10 Treasures We’ll Lose as Sea Levels Rise

Old Havana
A shot of the Havana Cathedral in Cuba. ToniFlap/iStock/Thinkstock

The last Cuban city founded by Spanish conquistadors in 1519, Old Havana retains much of its original character as both a large shipping port and military defense installation while offering visitors a vivid slice of life in the Caribbean's largest metropolis. The old city is tied together by five large plazas, each of which maintains its own character and personality. Old Havana features an array of Baroque and neoclassical architecture, exemplified by the private colonial mansions that line quiet side streets just off the main thoroughfares [sources: UNESCO, Rough Guides].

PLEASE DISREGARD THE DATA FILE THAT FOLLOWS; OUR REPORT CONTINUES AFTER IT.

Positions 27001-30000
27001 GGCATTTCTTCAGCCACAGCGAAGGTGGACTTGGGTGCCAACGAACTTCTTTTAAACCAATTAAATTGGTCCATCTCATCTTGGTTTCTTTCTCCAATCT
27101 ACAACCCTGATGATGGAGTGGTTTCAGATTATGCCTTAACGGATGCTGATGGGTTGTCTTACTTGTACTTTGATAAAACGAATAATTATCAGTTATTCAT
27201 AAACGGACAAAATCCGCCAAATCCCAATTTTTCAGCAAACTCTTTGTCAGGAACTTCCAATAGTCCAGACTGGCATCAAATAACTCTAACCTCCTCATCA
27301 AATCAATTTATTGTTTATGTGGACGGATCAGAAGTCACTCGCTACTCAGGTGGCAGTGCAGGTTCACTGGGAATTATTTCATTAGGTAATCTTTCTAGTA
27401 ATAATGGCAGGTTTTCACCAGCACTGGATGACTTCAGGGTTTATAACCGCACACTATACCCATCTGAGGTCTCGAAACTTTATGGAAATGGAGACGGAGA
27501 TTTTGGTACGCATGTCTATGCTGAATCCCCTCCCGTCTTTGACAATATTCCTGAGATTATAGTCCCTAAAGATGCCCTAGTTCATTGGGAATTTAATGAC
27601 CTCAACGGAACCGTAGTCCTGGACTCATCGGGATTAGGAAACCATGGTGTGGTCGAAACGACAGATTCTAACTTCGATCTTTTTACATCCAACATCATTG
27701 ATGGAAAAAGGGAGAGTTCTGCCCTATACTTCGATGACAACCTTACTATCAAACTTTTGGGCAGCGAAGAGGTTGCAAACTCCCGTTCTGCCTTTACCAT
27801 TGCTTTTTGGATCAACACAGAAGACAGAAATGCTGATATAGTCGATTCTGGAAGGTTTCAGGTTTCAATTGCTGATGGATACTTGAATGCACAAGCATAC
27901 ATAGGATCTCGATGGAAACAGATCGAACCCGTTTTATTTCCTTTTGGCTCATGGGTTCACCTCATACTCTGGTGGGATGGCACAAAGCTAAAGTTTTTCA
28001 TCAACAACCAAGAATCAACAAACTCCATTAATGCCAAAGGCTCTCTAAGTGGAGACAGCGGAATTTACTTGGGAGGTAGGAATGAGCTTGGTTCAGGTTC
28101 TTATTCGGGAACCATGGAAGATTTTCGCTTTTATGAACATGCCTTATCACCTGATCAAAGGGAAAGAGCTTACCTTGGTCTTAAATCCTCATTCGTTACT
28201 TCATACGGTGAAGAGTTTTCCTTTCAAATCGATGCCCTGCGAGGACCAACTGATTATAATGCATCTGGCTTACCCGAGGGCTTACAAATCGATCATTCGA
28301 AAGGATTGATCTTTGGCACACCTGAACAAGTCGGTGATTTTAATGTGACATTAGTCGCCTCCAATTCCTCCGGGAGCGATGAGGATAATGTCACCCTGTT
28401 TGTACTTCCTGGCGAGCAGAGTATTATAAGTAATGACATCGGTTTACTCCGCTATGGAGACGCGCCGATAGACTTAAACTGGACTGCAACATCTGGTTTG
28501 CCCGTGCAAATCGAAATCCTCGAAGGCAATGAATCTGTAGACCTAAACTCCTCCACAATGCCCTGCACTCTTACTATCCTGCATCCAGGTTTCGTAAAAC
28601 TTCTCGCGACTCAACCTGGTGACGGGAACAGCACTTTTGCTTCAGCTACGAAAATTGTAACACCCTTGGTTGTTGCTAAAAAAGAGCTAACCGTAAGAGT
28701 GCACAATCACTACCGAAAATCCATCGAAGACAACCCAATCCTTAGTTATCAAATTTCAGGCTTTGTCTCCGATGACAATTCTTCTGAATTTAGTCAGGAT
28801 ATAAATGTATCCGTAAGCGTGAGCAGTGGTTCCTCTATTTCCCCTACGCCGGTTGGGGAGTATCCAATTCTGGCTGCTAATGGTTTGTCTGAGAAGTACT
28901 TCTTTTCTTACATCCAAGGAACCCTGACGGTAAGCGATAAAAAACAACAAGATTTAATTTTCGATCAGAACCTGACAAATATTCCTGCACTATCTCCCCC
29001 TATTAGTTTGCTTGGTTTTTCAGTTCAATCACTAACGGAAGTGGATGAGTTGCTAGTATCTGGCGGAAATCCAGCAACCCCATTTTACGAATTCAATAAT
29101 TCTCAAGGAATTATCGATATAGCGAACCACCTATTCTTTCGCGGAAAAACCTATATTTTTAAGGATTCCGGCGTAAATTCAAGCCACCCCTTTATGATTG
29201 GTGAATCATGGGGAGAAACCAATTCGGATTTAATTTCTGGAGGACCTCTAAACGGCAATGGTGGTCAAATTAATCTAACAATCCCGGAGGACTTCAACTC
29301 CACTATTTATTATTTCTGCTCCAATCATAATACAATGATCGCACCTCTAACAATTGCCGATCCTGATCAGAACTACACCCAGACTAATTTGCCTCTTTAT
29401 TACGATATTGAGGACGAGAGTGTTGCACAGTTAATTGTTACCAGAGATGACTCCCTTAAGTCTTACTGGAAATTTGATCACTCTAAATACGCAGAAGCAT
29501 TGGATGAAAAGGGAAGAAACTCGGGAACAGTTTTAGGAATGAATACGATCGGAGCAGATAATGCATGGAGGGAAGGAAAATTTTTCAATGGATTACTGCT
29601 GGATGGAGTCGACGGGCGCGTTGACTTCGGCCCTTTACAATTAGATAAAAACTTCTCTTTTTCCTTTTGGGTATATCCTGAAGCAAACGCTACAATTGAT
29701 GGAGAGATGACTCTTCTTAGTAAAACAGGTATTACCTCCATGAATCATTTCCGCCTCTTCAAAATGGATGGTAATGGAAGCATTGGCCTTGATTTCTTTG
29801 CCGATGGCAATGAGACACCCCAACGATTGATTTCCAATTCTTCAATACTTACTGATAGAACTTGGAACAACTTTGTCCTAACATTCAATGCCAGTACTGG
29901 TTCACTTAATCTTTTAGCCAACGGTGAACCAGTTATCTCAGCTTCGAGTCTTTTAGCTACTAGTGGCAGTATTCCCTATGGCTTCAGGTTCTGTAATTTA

La Habana Vieja, as it's known to locals, is also home to some of the country's best museums and its lively arts scene. Thanks to a restoration initiative partially funded by the United Nations, the decaying city is getting a facelift and is poised to modernize its urban core, while retaining its old-world charm. That, of course, depends on Old Havana – as low as 7 feet (2 meters) above sea level at certain points – staying dry [sources: UNESCO, Rough Guides, Tablada de la Torre].